Humans first made art during the Stone Age, but it evolved drastically as the eras moved from Paleolithic to Neolithic. The methods for making art became more varied as tools were developed and humans learned to make crafts like pottery. While it is believed that both Paleolithic and Neolithic people made art for ritualistic purposes, this intent was more apparent during Neolithic times. To understand Stone Age art we must first look at how people lived.
Paleolithic society was made up of hunters and gatherers from about 2 million to 9000 B.C. Everything they needed, from firewood to food, had to be found. Humans used rocks to hunt but creativity evolved when they chipped away at the rocks to make them function better. These rocks became tools humans could use to make art. Paleolithic people later made other tools of bone and flint. Because of the cycles of nature, they had quiet moments where they could spend time making art. They were the first humans to visually represent the things they found in the natural environment.
Neolithic people lived during the New Stone Age, from 9000 to 8000 B.C. Their society was different from Paleolithic culture because they lived in settled communities, domesticated animals and cultivated crops. As they improved their society they developed skills like spinning, weaving and building, but they had less time for fine art like painting. Because of this, Neolithic art is most known for crafts and architecture. They also made tombs and religious objects.
The most famous pieces of Paleolithic art are cave paintings, particularly the ones found at Altamira, Spain, and Lascaux, France. Examples such as the animals in the Lascaux caves (created around 15,000 B.C.) are very detailed and show lively animals painted realistically. Shading highlights the forms of the animals and makes them appear more lifelike. It is unknown why Paleolithic people painted these pictures, though they may have been ritualistic.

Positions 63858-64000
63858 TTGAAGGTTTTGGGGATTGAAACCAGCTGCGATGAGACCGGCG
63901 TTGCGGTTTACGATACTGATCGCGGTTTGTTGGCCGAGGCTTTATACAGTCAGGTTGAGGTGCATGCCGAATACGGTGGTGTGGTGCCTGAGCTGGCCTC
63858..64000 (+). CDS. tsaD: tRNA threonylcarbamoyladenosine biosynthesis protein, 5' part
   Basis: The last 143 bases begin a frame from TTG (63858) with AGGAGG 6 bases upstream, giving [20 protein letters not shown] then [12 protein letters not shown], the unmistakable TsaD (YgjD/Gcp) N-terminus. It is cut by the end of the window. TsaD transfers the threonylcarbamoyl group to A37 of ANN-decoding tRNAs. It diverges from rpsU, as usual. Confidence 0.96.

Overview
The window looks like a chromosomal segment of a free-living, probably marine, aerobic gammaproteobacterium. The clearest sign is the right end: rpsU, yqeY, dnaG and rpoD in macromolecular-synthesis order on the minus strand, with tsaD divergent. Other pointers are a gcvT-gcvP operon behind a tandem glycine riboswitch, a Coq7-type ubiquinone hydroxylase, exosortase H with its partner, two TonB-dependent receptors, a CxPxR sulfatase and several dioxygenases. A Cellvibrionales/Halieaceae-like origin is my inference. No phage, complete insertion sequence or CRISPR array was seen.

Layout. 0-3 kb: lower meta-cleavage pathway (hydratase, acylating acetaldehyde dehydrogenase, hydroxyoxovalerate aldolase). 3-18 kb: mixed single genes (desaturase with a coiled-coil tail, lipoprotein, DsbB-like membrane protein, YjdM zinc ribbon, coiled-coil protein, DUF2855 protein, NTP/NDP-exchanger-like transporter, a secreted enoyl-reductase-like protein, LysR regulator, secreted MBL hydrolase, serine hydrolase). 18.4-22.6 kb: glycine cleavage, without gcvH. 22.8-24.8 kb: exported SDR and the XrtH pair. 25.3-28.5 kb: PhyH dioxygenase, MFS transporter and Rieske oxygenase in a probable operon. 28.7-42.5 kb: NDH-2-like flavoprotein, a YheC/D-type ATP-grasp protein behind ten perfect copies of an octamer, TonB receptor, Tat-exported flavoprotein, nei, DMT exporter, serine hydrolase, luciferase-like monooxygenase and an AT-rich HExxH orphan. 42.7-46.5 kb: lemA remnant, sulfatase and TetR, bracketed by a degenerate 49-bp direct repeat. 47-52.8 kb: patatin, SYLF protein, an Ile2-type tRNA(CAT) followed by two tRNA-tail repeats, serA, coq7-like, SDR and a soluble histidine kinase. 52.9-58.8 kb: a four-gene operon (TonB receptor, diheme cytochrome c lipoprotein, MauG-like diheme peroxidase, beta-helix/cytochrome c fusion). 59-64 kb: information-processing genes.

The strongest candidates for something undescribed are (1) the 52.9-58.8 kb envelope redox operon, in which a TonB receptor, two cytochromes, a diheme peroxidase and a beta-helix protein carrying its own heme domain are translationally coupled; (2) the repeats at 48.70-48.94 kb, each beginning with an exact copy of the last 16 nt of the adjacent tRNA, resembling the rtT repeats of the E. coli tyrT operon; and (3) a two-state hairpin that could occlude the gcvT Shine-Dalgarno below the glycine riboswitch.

Neolithic people also painted; they were the first to apply pigment to a man-made surface. The Turkish site at Catal Huyuk (6000 B.C.) was once a large complex of plaster and mud brick buildings. Paintings still adorn the remains of the walls. Hunting scenes show animals that are simpler and less life-like. Scholars do know these paintings were part of a ritual to honor a deity.
Paleolithic and Neolithic Sculpture
Paleolithic people made small carvings out of bone, horn or stone at the end of their era. They used flint tools. Venus of Willendorf (25,000 to 20,000 B.C.) is an example of such a carving. This small image of a full figured woman is made from stone and the details are crudely carved. Neolithic artists were different than Paleolithic people because they developed skills in pottery. They learned to model and made baked clay statues. A goddess figure found at Catal Huyuk depicts a seated woman flanked by two leopards.
- "History of Art (3rd Edition)"; H.W. Jansen; 1986
- Fred S. Kleiner; Gardner's Art Through the Ages; The Western Perspective; 2009
- The Alamo Colleges; Paleolithic and Neolithic Art
- Ancient Wisdom; Catal Hoyuk, Turkey
- The Alamo Colleges; Art of the Neolithic Era in Europe
- Photo Credit Photos.com/Photos.com/Getty Images
"New stone" is the literal translation of the word "Neolithic," which describes a period of technological advance beginning around the year 9,000...